In contrast to blending biofuels with refined petroleum products (e.g., gasoline, diesel, jet fuel), co-processing incorporates ‘biocrude’ or renewable ‘synthetic crude’ at the refinery processing stage.

Feedstock & Technologies

Coprocessing is the simultaneous co-conversion of biogenic or non-fossil synthetic substances and petroleum crude oil (or refined fractions) in existing petroleum refineries for the production of renewable hydrocarbon fuels. Inclusion rates are between 5-20% non-fossil content. As with other RHF, co-processed fuels are full fungible.

Feedstocks are generally from two categories: fats and oils, or ‘biocrude’ produced by thermal liquefaction from cellulosic materials (also described as upgraded pyrolysis oils). Tall oil, a by-product of pulp and paper production, has been successfully co-processed.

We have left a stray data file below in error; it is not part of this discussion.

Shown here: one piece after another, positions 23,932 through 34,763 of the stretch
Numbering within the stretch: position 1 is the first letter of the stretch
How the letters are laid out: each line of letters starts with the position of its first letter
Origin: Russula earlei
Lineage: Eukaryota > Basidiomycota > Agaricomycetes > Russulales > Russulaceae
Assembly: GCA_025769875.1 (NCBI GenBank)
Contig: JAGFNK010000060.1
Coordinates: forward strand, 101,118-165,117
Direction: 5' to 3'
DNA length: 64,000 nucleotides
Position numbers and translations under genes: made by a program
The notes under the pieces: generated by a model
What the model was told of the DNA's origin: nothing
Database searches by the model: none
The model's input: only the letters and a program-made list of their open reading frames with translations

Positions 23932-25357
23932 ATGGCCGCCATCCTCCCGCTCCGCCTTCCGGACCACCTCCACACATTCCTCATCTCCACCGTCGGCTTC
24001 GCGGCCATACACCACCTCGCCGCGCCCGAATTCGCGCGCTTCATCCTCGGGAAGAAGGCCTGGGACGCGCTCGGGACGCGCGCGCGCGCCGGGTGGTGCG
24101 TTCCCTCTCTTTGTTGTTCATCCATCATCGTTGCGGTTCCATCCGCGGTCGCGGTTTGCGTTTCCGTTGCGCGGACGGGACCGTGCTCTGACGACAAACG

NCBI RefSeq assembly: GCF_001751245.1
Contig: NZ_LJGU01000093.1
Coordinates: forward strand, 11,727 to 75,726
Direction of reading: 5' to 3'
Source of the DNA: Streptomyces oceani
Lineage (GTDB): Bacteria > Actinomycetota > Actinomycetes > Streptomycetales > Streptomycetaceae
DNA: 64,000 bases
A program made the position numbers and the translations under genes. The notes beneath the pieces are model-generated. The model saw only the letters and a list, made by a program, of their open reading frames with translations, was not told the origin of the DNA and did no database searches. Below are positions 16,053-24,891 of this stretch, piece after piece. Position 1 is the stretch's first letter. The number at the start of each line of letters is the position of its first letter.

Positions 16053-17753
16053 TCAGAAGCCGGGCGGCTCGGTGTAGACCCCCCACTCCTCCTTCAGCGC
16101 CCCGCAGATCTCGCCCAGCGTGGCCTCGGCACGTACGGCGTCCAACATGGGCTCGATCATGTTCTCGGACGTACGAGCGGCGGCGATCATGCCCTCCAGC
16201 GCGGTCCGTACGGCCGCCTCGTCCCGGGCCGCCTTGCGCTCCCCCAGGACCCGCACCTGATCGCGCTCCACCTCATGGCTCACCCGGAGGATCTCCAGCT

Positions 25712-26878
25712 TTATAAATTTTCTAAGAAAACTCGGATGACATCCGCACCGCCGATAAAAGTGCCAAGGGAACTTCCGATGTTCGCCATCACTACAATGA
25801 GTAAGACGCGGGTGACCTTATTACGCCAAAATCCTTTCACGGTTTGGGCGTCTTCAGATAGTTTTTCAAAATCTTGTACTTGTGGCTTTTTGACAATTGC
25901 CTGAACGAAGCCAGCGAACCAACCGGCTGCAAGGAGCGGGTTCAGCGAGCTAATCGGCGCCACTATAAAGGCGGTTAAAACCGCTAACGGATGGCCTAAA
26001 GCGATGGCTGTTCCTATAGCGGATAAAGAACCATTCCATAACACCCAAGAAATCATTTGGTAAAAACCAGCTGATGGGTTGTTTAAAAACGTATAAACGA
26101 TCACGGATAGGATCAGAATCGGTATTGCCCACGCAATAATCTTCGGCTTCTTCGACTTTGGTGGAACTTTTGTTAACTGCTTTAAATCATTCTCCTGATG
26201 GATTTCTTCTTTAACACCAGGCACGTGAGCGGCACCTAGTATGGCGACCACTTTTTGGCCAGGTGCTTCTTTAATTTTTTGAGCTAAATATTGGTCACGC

Feedstocks are co-fed into either a Fluid catalytic cracking (FCC) unit or hydrocracking/hydrotreating units. Co-feeds into an FCC unit produce predominantly renewable gasoline; co-feeds into a hydrotreater unit produce predominantly renewable distillates (diesel and jet fuel).


Co-processed renewable diesel and gasoline are fully fungible hydrocarbon fuels that meet existing refined product CGSB standards for full compatibility with existing powertrains (light duty, heavy duty) and distribution infrastructure.